When Kelci Stringer was looking for a home for a research institute honoring her late husband – All-Pro NFL lineman Korey Stringer – the University of Connecticut and its renowned kinesiology department were her first choice.
Korey Stringer died from complications due to an exertional heat stroke he suffered during a Minnesota Vikings pre-season training camp in 2001. At the time, the University’s Department of Kinesiology with its highly touted Human Performance Laboratory was gaining a national reputation as a leader in studying heat-related illnesses and hydration in athletes.
After speaking to UConn kinesiology professor Douglas J. Casa and calling on him as an expert witness in litigation she filed following her husband’s death, Stringer was convinced she had found the person to lead the institute. Kelci Stringer announced her decision to establish the Korey Stringer Institute at UConn in late April at the 2010 NFL Draft.
“(Doug Casa) is clearly one of the most passionate people I have ever met in my life,” Stringer said. “With his background at the University of Connecticut’s Department of Kinesiology and their reputation as a national leader in the study of heat and hydration in sports, it was practically divine intervention that I decided to work with them. They have been relentless in their efforts to help me and their commitment is unsurpassed.”
Casa will serve as the Korey Stringer Institute’s chief operating officer, and is chairman of its medical & science advisory board. A survivor of heat stroke who has dedicated his career to raising awareness and preventing heat-related illnesses in other athletes, Casa has published more than 100 peer-reviewed studies and presented more than 300 times on subjects related to heat stroke, heat-related illnesses, hydration, and preventing sudden death in sport. A fellow of the National Athletic Trainers’ Association and the American College of Sports Medicine, Casa has successfully treated more than 100 cases of exertional heat stroke.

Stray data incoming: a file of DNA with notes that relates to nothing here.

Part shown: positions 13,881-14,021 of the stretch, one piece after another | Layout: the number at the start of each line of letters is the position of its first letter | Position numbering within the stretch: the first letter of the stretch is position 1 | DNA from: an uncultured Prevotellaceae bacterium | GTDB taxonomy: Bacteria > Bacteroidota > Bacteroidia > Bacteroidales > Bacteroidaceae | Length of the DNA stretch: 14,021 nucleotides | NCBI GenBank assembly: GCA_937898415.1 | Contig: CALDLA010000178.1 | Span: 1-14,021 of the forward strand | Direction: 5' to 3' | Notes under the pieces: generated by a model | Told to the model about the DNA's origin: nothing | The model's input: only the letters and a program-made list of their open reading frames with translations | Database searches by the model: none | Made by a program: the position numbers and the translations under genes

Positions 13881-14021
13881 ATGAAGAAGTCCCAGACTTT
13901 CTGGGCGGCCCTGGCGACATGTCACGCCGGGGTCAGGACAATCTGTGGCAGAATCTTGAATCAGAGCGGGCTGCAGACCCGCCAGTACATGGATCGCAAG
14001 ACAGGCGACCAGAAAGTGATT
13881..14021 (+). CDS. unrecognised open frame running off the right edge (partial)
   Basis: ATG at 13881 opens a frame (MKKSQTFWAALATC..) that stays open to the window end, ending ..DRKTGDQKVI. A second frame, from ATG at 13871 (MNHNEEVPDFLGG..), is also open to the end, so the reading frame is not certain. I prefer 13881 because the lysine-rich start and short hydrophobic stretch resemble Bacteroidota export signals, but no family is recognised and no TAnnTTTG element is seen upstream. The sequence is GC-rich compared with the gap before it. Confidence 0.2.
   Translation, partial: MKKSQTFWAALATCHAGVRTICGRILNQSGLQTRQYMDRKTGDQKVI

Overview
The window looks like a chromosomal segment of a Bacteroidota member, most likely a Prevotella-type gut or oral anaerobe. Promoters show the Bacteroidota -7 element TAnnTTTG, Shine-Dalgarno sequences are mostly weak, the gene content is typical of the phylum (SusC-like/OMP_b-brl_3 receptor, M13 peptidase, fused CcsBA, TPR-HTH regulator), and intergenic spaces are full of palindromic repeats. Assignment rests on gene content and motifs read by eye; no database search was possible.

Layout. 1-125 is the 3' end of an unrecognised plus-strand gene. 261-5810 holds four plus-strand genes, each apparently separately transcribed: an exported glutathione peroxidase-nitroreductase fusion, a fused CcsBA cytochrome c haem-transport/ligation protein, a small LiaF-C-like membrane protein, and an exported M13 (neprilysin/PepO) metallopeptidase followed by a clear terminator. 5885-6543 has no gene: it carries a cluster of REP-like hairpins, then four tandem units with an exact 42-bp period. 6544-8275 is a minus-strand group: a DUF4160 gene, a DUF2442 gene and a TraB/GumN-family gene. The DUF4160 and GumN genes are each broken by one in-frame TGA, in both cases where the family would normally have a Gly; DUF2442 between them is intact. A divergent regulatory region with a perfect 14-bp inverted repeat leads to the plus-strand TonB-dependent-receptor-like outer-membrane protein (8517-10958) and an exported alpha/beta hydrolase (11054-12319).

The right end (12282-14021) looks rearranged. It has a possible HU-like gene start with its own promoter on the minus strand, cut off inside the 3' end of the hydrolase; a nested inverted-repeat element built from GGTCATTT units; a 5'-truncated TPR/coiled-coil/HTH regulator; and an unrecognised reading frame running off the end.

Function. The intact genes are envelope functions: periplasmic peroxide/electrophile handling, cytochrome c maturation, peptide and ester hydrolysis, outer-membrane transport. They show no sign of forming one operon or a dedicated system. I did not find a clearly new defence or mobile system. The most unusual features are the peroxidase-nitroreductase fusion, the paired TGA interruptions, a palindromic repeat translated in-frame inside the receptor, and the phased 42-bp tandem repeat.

“Our goal with the Korey Stringer Institute is the eradication of death from heat stroke within organized sport in America,” Casa says with his trademark high-energy, rapid-fire delivery. “I’m not saying we will actually ever achieve it because there are things outside our control, but that is our goal every single day when we walk into the office.”
The Korey Stringer Institute was established with the support of the National Football League and Gatorade as founding partners. The NFL Players Association is also an active supporter. Part of the Institute’s mission will be to advise high schools across the country on setting up emergency action plans in case athletes succumb to heat-related illnesses on the playing field. Casa said the Institute’s website will provide up-to-date information for coaches, parents, athletes, and medical staff. The research team will also advocate for policy changes to improve athlete safety around the country.
“The NCAA implemented guidelines six years ago in terms of phasing in practices for athletes and they have been phenomenally successful in preventing deaths during the August ‘two-a-days’,” Casa says. “But only about half the states in America have policies for high school football. There are states where you can do three, three-hour practices on the first day of football in full gear in 100-degree heat. Obviously, that is not looking out for the health and safety of those athletes.”
Casa has a talented team of advisors and graduate students working with him. The team includes kinesiology department head Carl Maresh, a national authority on exercise in stressful environments, and Professor Lawrence Armstrong, a widely respected research scientist in the field of heat exhaustion, heat stress, and hydration as it pertains to extremely active individuals such as athletes, laborers, and military personnel.
The research team uses state-of-the-art equipment to conduct its studies. Since its inception, the kinesiology department’s Human Performance Laboratory has grown from a 250-square-foot lab with a treadmill and centrifuge in the basement of Koons Hall to an 8,000-square-foot facility in Gampel Pavilion with several million dollars of equipment, including an environment-controlled exercise chamber, a complete biochemistry lab, and an array of high-tech devices for monitoring physiological stress in the human body.
With those kinds of resources available at UConn, representatives of the NFL and Gatorade agreed with Kelci Stringer that UConn was the proper home for the institute she envisioned to further research and prevent heat-related tragedies from happening to other athletes in the future.
“This is a group of people who are going to get it done … in a first-class way,” says Gary M. Gertzog, senior vice-president of business affairs for the NFL. “[They] align themselves with people who are top-shelf and they have done that with the University of Connecticut.”
Scott Paddock, director of sports marketing for Gatorade, says the Gatorade Sports Science Institute will be an active partner with UConn in conducting research to help keep athletes safe.
“We are proud to bring our research and scientific support to Doug and his colleagues at the University of Connecticut,” Paddock says. “Doug and his team represent the best of the best. We’ve been privileged to work with Doug. I’ve known Doug for many years and I know the passion and commitment he has for this endeavor.”